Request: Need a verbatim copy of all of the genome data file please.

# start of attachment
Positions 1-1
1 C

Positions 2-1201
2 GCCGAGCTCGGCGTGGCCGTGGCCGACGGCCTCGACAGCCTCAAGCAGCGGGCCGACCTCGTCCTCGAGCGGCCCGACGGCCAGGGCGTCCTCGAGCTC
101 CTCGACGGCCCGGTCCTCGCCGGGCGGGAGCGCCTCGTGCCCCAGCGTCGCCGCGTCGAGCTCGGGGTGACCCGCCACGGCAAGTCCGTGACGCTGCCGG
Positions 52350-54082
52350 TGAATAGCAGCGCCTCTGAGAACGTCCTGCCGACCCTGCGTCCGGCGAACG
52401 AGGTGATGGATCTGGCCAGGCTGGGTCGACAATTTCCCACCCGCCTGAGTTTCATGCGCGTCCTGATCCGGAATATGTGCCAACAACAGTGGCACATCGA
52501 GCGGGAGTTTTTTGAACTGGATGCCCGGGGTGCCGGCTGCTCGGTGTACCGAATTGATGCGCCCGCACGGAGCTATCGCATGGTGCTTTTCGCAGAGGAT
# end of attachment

Positions 1-1
1 C

Positions 2-1201
2 GCCGAGCTCGGCGTGGCCGTGGCCGACGGCCTCGACAGCCTCAAGCAGCGGGCCGACCTCGTCCTCGAGCGGCCCGACGGCCAGGGCGTCCTCGAGCTC
101 CTCGACGGCCCGGTCCTCGCCGGGCGGGAGCGCCTCGTGCCCCAGCGTCGCCGCGTCGAGCTCGGGGTGACCCGCCACGGCAAGTCCGTGACGCTGCCGG
Positions 52350-54082
52350 TGAATAGCAGCGCCTCTGAGAACGTCCTGCCGACCCTGCGTCCGGCGAACG
52401 AGGTGATGGATCTGGCCAGGCTGGGTCGACAATTTCCCACCCGCCTGAGTTTCATGCGCGTCCTGATCCGGAATATGTGCCAACAACAGTGGCACATCGA
52501 GCGGGAGTTTTTTGAACTGGATGCCCGGGGTGCCGGCTGCTCGGTGTACCGAATTGATGCGCCCGCACGGAGCTATCGCATGGTGCTTTTCGCAGAGGAT